Once I could feel the alcohol loosen my inhibitions I made my way out onto the dance floor. The music was loud, just a blur of bass and drum machines. The lights whipped around fast enough to rob everything of its detail. I found a clear spot and started to dance.

My movements were clumsy to start with. When I had danced with you I always felt like an ageing relative at a wedding, hauled up to dance to alien music, embarrassed and embarrassing. Now I tried to let my mind go blank and to let you speak to me through the rhythm and my body. I stopped being aware of my limbs, of the beat of the music: it all blended into one. I felt like I could hear you singing in my head. My body grew wet with sweat and a simple joy grew within me, an energised peace. I closed my eyes and let the stroboscopic lighting play geometric patterns across the lids.

The first blow took me by surprise. I lost my footing and fell heavily into another dancer. I looked up and saw three young men, dressed in clothes severe enough to look military, standing over me. None of them even looked old enough to be there. One of them, the ringleader, I suppose, shouted something I couldn't hear, his words twisting his face into something grotesque. He swung his leg back and kicked me in the face. I was still too dazed to protect myself. His friends took this as their cue to join in.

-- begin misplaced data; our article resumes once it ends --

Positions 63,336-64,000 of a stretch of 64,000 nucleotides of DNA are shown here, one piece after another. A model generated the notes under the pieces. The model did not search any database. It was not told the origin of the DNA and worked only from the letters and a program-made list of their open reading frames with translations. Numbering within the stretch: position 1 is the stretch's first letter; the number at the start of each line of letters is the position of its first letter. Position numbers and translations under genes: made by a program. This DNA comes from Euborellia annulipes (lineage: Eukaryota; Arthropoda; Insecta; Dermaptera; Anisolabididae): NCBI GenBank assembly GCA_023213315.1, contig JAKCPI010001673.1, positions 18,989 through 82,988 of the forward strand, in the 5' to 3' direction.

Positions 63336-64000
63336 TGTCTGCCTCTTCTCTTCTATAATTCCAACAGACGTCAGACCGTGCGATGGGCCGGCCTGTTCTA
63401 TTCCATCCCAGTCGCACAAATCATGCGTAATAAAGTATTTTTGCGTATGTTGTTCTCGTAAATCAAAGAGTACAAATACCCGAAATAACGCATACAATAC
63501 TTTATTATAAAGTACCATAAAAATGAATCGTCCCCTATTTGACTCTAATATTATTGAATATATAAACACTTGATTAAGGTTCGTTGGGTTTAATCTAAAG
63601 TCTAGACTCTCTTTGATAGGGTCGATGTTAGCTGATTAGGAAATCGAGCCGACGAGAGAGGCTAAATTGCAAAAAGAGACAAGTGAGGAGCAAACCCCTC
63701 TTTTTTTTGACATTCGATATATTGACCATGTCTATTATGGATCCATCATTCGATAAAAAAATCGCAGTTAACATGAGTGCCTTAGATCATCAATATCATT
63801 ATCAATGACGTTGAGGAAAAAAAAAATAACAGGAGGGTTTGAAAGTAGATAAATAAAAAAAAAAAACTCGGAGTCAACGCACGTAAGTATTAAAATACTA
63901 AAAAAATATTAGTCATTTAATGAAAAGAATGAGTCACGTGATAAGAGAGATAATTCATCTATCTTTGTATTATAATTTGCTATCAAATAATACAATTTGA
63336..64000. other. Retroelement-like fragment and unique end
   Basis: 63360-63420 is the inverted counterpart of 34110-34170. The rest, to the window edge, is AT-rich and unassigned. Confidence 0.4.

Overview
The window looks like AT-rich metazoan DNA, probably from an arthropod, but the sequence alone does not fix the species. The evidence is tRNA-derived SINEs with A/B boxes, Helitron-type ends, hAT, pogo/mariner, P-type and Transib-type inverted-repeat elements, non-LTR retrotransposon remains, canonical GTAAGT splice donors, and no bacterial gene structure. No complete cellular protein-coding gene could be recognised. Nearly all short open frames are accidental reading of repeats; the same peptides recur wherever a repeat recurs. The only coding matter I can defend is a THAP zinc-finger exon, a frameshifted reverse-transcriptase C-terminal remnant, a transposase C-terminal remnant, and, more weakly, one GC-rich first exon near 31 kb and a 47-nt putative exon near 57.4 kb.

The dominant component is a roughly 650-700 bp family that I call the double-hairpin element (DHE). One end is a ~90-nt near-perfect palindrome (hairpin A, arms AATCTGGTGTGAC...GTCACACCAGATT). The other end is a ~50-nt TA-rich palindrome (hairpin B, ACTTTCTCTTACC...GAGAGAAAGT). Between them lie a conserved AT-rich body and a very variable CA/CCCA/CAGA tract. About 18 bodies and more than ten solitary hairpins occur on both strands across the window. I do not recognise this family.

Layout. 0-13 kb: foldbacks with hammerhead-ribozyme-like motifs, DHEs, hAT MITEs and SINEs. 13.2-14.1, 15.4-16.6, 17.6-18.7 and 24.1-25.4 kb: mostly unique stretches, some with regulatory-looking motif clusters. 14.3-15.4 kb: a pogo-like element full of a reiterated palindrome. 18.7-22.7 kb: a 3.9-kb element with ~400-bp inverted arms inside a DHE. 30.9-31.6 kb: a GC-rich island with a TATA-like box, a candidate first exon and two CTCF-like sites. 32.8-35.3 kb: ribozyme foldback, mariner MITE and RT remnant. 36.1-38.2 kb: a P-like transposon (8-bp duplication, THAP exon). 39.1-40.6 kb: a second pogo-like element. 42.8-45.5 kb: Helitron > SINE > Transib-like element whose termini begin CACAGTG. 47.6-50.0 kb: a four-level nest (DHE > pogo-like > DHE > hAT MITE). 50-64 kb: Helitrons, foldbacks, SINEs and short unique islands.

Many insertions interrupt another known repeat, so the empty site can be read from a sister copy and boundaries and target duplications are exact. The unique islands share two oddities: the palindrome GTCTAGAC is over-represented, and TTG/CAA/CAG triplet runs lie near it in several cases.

The part of my mind that still worked was surprised by the lack of pain. I could feel their blows landing, but it all felt unimportant. I could feel my grip on consciousness fading. I was distantly aware of being dragged through the club by my legs, seeing flashes of barely human faces leering over me. My head bumped sickeningly on each step as we went up the stairs and out the back entrance.

The cold night air started to bring me to. I could see there were more of them now. The young boy who had started it all pulled me up by one hand and spun me against a brick wall. He and his cohorts shouted obscenities and threats at me as they closed in again. I looked for an escape route, but there were too many of them and my legs felt too weak to walk, let alone run.

A fire was burning in the middle of the alleyway, lit by vagrants looking for warmth. It looked just like your funeral pyre. I focussed on it as the next wave of blows descended. It took me away from the breaking of bones and the cracking of teeth. This time I stayed conscious through it all, your fire keeping my mind from fading to black.